Please visit our "ASB Student Officers and Appointed Leaders" page under the Activities tab above to learn more about each Officer and Commissioner.
When not planning for events, and actively applying leadership theories and principles to their daily work at Leigh, Leighdership students engage in a leadership curriculum that is a hybrid model of self-paced online learning and collaborative discussions and projects. Students in Leighdership learn about various leadership models and theories, principles of emotional intelligence, and discuss overarching question such as 'are leaders born or made?'. The curriculum is divided based upon grade level, with scaffolding of leadership concepts being applied throughout a series of specific assignments from 9th up to 12th grade. The time commitment for an average student varies, but it is around 2 hours of independent work per week.
The first two years are largely focused on understanding yourself as a leader and learning frameworks for leadership theory. Here, students complete the first iteration of their personal philosophy statements, their why videos, and learn various organization and leadership skills that will set them up for success in school wide events and other areas of their lives. The focus on these years is on mindset and vision alignment as we attempt to foster self-regulation, empathy, and motivation within our student leaders. In addition, during their second year, students focus heavily on leadership through service, as they identify a community-based need, and plan and execute a service project in order to fulfill that need.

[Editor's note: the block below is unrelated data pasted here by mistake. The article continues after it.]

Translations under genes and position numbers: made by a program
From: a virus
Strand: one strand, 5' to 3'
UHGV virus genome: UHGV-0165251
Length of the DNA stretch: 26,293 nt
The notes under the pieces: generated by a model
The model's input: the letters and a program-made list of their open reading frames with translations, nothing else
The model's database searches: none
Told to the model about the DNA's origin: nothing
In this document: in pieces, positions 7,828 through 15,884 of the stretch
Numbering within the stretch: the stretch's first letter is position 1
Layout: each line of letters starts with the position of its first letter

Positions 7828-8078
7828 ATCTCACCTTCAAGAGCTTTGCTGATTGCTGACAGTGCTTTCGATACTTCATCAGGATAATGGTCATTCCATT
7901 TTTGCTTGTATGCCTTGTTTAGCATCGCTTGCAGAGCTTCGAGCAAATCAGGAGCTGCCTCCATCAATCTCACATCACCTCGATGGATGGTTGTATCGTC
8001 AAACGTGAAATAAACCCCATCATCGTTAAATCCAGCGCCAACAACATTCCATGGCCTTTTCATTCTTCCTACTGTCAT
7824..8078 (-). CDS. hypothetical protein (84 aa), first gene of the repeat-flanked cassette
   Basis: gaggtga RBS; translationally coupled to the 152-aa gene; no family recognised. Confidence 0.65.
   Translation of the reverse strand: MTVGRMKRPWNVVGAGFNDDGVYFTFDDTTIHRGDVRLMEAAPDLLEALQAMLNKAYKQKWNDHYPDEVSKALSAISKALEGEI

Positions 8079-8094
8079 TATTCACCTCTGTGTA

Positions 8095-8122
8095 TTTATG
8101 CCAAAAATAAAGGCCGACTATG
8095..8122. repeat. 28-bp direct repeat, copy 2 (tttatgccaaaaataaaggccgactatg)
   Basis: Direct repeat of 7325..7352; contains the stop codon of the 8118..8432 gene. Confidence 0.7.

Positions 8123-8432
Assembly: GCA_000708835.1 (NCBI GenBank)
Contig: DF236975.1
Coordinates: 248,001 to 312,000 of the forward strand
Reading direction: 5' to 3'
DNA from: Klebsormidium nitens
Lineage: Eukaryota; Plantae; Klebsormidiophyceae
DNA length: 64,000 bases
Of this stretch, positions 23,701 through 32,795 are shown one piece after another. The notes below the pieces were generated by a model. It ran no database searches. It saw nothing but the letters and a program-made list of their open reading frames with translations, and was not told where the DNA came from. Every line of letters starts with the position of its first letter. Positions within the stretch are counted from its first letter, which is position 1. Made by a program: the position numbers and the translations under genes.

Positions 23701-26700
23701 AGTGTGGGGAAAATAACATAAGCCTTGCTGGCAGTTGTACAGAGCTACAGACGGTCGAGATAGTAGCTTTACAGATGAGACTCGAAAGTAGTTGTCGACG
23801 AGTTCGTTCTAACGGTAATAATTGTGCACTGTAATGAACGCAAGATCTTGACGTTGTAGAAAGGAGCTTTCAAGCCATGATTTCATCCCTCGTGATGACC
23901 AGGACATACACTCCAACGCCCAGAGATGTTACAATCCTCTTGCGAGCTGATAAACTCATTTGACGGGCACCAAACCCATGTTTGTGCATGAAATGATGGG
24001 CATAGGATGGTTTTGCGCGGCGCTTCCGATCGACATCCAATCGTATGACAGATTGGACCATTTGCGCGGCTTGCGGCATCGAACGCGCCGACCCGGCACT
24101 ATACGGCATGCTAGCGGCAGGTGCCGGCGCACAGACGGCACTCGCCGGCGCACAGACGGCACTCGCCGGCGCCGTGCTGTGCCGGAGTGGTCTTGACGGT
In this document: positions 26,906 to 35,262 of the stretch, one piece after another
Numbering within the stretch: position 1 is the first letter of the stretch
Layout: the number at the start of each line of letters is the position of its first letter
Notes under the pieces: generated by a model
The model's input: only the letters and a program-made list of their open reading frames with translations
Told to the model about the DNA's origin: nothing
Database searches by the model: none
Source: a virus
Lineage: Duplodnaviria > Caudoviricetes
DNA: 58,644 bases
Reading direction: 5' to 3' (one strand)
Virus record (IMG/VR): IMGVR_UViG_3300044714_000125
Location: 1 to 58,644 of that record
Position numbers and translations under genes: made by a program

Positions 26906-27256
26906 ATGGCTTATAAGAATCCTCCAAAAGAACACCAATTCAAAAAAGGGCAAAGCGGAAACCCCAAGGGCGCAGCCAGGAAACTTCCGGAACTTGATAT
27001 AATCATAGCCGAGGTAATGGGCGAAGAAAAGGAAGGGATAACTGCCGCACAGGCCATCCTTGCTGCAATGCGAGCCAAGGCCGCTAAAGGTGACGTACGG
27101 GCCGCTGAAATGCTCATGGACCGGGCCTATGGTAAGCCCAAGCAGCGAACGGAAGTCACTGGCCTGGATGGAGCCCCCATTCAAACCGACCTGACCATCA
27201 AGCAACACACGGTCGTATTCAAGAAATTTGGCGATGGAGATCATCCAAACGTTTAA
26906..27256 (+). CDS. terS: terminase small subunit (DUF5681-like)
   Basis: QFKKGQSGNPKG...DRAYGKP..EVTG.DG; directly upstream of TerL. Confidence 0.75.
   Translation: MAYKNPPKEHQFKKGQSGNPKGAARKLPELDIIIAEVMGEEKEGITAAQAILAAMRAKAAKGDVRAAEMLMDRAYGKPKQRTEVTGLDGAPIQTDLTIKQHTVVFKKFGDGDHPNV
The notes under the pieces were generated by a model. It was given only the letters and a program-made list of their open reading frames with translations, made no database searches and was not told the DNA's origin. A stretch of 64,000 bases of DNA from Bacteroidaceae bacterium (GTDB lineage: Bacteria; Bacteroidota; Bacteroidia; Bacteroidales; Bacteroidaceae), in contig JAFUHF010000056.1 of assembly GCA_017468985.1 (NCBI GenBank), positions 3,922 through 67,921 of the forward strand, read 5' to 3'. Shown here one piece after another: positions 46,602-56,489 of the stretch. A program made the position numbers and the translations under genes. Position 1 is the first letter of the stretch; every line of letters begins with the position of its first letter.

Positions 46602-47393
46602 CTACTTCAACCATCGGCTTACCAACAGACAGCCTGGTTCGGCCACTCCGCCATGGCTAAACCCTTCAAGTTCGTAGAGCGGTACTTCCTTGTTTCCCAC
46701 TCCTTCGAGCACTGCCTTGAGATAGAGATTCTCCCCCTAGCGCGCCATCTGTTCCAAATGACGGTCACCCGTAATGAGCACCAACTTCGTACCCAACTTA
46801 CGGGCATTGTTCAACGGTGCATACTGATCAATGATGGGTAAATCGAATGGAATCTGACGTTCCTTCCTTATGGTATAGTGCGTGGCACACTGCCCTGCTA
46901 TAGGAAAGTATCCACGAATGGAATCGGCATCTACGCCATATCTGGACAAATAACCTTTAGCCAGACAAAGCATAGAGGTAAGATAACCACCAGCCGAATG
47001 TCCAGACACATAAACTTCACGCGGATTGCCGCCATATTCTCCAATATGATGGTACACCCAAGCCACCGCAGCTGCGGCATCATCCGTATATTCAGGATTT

Goal-setting is also a major focus embedded within the curriculum. All students have to go through two Executive Officer led goal-setting sessions each semester. Students learn the difference between performance and organizational goals, and how they align with vision, mission, and initiatives in order to support organizational culture. Each student identifies their progress across a series of leadership standards, and use that self-evaluation to set SMART goals. Executive Officers provide students timely and specific feedback as they engage in growth-oriented discussions meant to highlight the value of goal-setting and reflection within organizations.
When students enter their third and fourth year of Leighdership, they begin to learn how to actively apply various components of the previous two year's curriculum into problem-solving within organizations. During their Junior year, students identify an organizational problem of practice within their school or community. Once identified, students learn how to apply a quasi gap-analysis to their problem of practice, identifying potential knowledge, motivational, and organizational factors that may prevent key stakeholders from achieving organizational goals. As they bridge the gap between Junior and Senior year, students are asked to gather data on their problem, and then are taught how to apply quantitative and/or qualitative data analysis in order to look for key trends that may lead them to a possible recommendation to their specific organization regarding the identified problem. In their Senior year, students finish their capstone by presenting their research, findings, and recommendations to the organization they studied.
Leigh High School ASB aims to make our school an inclusive and spirited community, proudly unified through positive experiences and relationships. We work hard to create a compassionate environment within our school and communities by modeling and encouraging communication, engagement, and integrity as student leaders and Longhorns.